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OVER THE LAST TWO YEARS, THE VICTORIA POLICE DEPARTMENT HAS QUIETLY BEEN WORKING WITH LOCAL FIRST NATIONS COMMUNITIES IN AN EFFORT TO BUILD STRONGER RELATIONSHIPS AND MUTUAL UNDERSTANDING AND RESPECT.
The eagle sees truth in all things
Photo: Gary Green
This initiative includes training for police personnel and an awareness camp that introduced First Nations culture and traditions to police. The final phase, to be held in the summer of 1999, will include a traditional blessing of the Victoria Police Headquarters, a community feast and the creation and blessing of a symbol of the new direction between the two communities. This symbol will take the form of a totem pole which will be carved by local Tsartlip carver Charles Elliot. It will be placed near the front entrance to the Headquarters building on August 7. It will stand as a testimonial to this commitment to greater mutual understanding.
To this end, the Broken Circle audio/visual presentation was held as a fundraiser in November 1998 to raise money toward the completion of this pole. It is our hope that people from every community will participate and work with us to build a future of understanding and respect. Created by Sergeant Gary Green, a keen wildlife photographer, the presentation takes the audience back 200 years, displaying the culture that was present and the effects on that culture of non Native culture.
While this project focuses on the history between First Nations peoples and the non native community to make its point, the entire community will benefit from greater respect and understanding between our communities.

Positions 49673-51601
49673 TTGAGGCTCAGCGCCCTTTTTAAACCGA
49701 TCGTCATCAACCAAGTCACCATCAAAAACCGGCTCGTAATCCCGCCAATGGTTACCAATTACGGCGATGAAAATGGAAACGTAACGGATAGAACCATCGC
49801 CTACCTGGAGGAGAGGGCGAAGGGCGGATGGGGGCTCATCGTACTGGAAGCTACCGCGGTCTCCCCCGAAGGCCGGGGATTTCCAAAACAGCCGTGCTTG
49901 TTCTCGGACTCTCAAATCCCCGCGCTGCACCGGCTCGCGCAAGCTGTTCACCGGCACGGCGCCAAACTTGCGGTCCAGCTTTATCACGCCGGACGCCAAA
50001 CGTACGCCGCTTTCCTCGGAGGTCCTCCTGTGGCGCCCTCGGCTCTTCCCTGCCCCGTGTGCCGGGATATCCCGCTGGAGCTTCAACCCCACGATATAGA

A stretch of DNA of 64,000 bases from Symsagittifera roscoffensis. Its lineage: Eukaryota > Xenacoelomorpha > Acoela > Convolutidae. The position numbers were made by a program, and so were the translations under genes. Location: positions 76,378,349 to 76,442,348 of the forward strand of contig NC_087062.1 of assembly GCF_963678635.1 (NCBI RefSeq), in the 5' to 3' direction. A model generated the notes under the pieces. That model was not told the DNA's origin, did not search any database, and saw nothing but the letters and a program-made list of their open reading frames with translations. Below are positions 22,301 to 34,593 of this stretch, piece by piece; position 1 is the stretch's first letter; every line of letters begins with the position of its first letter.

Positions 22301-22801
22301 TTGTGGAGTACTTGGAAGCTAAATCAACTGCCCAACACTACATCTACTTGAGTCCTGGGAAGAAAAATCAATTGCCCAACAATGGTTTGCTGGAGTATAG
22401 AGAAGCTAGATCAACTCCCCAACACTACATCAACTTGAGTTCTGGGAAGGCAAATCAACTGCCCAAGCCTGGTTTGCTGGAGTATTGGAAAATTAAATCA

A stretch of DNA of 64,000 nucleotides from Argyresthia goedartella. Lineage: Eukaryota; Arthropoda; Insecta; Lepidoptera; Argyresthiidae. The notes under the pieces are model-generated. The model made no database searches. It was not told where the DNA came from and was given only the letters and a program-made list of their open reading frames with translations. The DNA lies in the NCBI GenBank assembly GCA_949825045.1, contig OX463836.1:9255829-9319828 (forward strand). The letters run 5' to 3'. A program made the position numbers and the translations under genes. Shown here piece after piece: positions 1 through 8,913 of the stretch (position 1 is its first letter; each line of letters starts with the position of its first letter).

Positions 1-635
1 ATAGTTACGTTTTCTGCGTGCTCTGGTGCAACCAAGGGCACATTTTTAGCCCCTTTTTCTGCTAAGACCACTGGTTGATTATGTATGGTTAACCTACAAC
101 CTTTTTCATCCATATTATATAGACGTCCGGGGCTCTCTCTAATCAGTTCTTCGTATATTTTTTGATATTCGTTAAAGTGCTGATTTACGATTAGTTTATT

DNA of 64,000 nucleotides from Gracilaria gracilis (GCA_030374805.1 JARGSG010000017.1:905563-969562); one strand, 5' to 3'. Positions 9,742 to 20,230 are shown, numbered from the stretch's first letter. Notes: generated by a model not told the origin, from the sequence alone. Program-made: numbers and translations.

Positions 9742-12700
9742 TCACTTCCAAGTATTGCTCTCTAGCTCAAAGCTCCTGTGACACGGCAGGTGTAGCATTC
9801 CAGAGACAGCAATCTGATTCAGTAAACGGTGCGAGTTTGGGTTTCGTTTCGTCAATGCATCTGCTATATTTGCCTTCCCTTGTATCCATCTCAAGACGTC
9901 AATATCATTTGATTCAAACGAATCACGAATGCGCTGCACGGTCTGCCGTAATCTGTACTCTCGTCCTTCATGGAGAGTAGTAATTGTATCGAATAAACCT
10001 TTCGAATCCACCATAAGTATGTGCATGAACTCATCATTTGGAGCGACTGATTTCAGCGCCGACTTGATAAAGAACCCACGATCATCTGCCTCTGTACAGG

Information supplied by the Victoria Police Department.
The term Caucasian appears to have been first conceived by Blumenbach in 1795. In the November, 1994 Discover magazine article, "The Geometer of Race", Stephen Jay Gould says "Blumenbach's definitions cites two reasons for his choice (of the term Caucasian) - the maximal beauty of the people from this small region, and the probability that humans were first created in the area."
To quote Blumenbach directly, "Caucasian variety. I have taken the name of this variety from Mount Caucasus, both because in neighbourhood and especially its southern slope produces the most beautiful race of men, I mean the Georgian; and ... in that region, if anywhere, it seems we ought with the greatest probability to place the original forms of mankind".
Gould: "Blumenback shifted Linnaeus' four race system to his own five race system and changed the "geometry" of human order from geographically based model without explicit ranking to a hierarchy of worth, based upon perceived beauty, fanning out in two directions from a Caucasian ideal."
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